1. They've got kids. My eight siblings have produced 15 nieces and nephews, and let me tell you: They're a lot of work. Every time we solve a crisis over one's schooling or boyfriend, something else erupts. But I couldn't love them more if they were my own.
2. They can laugh at anything. My parents taught us to crack jokes through the hardest of times. I sometimes doubt my family would have survived Hurricane Katrina—which scattered us to eight states—if we hadn't been able to find humor in the little things. Like when my dad, a 75-year-old widower, ended up in a shelter in San Antonio, reading palms and chatting up women. When he came home with one, you can bet we laughed at that, too.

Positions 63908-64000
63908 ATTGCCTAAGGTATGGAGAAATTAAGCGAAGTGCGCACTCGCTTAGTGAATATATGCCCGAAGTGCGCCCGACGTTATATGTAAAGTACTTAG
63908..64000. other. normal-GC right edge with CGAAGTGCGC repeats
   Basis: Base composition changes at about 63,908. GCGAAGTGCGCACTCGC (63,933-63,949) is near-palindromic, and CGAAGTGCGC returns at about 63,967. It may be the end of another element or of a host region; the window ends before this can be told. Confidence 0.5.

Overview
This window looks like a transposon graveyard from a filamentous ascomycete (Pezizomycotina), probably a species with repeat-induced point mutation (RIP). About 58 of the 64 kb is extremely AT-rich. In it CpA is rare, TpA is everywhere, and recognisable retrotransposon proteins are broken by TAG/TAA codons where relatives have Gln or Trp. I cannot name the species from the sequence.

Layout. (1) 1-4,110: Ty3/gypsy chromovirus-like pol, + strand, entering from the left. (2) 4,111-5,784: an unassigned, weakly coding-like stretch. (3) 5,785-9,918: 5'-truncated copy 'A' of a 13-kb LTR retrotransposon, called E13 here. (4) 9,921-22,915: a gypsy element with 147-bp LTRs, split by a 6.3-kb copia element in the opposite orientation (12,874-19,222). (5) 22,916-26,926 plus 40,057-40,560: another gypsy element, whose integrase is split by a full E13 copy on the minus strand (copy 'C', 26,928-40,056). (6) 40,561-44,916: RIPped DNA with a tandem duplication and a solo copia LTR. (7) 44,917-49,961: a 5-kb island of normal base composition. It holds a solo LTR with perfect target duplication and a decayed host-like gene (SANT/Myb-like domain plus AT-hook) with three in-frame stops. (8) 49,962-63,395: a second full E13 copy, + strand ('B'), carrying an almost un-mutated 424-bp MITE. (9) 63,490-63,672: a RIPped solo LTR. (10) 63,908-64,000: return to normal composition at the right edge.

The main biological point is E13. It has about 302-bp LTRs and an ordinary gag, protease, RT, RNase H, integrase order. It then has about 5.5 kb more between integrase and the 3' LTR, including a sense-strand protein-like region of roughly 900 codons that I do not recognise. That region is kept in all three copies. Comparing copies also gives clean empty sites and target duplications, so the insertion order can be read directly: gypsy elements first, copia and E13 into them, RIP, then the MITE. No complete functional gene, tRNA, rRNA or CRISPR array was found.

3. They knew me back when. I get embarrassed when my siblings remind me that I ran our family like a dictatorship by the time I was 10. But at least I never have to explain myself. My habits of hoarding pens and obsessively checking the weather? We grew up poor in hurricane alley; they get it.
4. They're the life of the party. When I invited my sisters to a Motown bash at the White House, I was a little mortified to see them shaking their tail feathers all over the Rose Garden. But okay, I joined in. Let's just say the Braziles shut that thing down.
What Makes a Family?
From the July 2011 issue of O, The Oprah Magazine
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